Loss count in South 'needs reassessment'
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Loss count in South 'needs reassessment'

Data does not reflect opportunity costs

While the costs in casualties and national treasure in the deep South are clear, authorities should also factor in the real cost of opportunities lost. (File photo)
While the costs in casualties and national treasure in the deep South are clear, authorities should also factor in the real cost of opportunities lost. (File photo)

The government should start to assess the economic cost of conflicts in the deep South in a more systematic way, with the participation of civil society organisations, Rangsit University's dean of the College of Social Innovation Sungsidh Piriyarangsan says.

Losses in terms of casualties and budgetary costs over the past decade in the insurgency have been relatively clear while the opportunity costs -- the loss of potential gain from other alternatives -- have not been included, he said.

According to Budget Bureau data, the government spent some five billion baht in the three southernmost provinces in 2004 and expenditure has jumped to 35 billion baht this year. The accumulated spending to deal with problems in the restive South amounted to 165 billion baht from 2004-2016.

"This is the wrong policy, similar to how the Thaksin Shinawatra administration conducted a war on drugs bringing about extrajudicial killings," said Mr Sungsidh.

Opportunity costs were seen in farming, commercial and education sectors while social costs such as trauma and mental handicaps among people have yet to be taken into account, said Mr Sungsidh on the second day of a seminar on impacts of conflicts in the far South co-organised by his university and the Asia Foundation.

"Weapons are not the solution to the southern problem as we have already seen there are no concrete signs of peace in the region yet. We need a new way of thinking and a new approach," said the economist.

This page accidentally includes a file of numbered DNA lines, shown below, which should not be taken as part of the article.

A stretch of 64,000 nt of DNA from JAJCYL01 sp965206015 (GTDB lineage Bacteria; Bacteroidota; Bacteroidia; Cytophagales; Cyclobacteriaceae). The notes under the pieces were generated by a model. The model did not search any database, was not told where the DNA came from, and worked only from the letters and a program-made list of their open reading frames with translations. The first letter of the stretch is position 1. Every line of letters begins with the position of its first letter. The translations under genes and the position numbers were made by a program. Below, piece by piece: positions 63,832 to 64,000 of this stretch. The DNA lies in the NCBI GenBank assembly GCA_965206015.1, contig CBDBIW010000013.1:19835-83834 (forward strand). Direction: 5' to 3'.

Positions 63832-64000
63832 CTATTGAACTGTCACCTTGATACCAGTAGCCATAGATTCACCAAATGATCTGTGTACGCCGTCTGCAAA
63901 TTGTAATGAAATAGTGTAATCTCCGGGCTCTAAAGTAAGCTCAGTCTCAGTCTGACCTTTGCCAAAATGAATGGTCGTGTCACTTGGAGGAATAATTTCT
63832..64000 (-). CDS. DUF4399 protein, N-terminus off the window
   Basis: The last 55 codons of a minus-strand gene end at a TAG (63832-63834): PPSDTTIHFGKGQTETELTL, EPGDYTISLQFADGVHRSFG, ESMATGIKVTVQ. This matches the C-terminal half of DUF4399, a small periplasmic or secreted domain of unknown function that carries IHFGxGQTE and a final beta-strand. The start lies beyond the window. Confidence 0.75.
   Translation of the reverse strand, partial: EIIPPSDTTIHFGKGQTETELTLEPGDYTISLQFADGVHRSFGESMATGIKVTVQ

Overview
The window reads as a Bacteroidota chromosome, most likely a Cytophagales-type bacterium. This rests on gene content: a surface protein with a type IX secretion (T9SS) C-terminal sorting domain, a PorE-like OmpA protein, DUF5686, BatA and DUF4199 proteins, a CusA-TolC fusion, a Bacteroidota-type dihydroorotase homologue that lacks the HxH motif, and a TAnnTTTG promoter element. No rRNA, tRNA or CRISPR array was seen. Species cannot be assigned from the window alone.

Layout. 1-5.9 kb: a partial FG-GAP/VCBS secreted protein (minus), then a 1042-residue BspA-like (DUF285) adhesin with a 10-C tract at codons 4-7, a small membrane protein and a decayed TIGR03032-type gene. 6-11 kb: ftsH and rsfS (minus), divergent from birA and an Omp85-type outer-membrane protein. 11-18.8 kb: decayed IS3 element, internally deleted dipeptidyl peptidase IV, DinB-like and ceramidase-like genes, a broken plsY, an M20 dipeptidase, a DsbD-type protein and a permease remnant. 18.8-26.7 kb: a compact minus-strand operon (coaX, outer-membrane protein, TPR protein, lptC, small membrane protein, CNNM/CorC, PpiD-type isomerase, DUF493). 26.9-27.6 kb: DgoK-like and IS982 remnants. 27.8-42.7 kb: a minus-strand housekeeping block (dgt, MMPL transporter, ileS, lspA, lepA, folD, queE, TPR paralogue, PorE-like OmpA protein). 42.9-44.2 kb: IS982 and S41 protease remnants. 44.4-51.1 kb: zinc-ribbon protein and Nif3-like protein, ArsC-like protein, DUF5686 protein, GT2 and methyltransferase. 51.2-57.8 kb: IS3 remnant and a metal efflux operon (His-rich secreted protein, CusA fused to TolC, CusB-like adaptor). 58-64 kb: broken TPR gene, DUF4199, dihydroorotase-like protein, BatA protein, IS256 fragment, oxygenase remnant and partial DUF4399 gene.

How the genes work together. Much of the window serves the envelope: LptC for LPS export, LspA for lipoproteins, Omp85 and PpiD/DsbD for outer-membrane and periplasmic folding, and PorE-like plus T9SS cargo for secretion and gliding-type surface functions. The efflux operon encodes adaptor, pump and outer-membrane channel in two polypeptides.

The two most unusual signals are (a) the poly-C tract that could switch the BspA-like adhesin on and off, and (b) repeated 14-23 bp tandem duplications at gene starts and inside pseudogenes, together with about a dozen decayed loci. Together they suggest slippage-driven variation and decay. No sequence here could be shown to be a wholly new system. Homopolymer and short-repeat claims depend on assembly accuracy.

Patrick Barron, The Asia Foundation's regional director on conflict and development, said the deep South has casualties similar to the Afghanistan conflict -- around 30 deaths per 100,000 people per annum which is considered endemic according to the World Health Organisation standard.

Using a security approach is very expensive in terms of money spent and damage that is likely to occur.

He cited economic impacts of the Aceh conflict during 1976-2005, which found costs reached US$10.7 billion, or 385.4 billion baht -- over twice the cost incurred by the tsunami that struck the Indonesian province.

"We need to calculate both damages and losses such as damages seen in the production sector in terms of destruction of rice fields and livestock killed while losses include costs to the economy due to unemployment and stolen private business assets," Mr Barron said.

He said he was hopeful the Thai government would consider expediting the study on economic impacts of the southern conflict. "In doing this, we should have a whole range of people discussing and trying to get a consensus on what areas and which indicators to include in checklists and adapt them to make sure they fit local contexts," he said.

Southern Border Provinces Administrative Centre director of Justice Administrative Unit Kitti Sukakamhaeng told the Bangkok Post the government has already adapted an approach and agrees a macro economy strategy is needed to create jobs.

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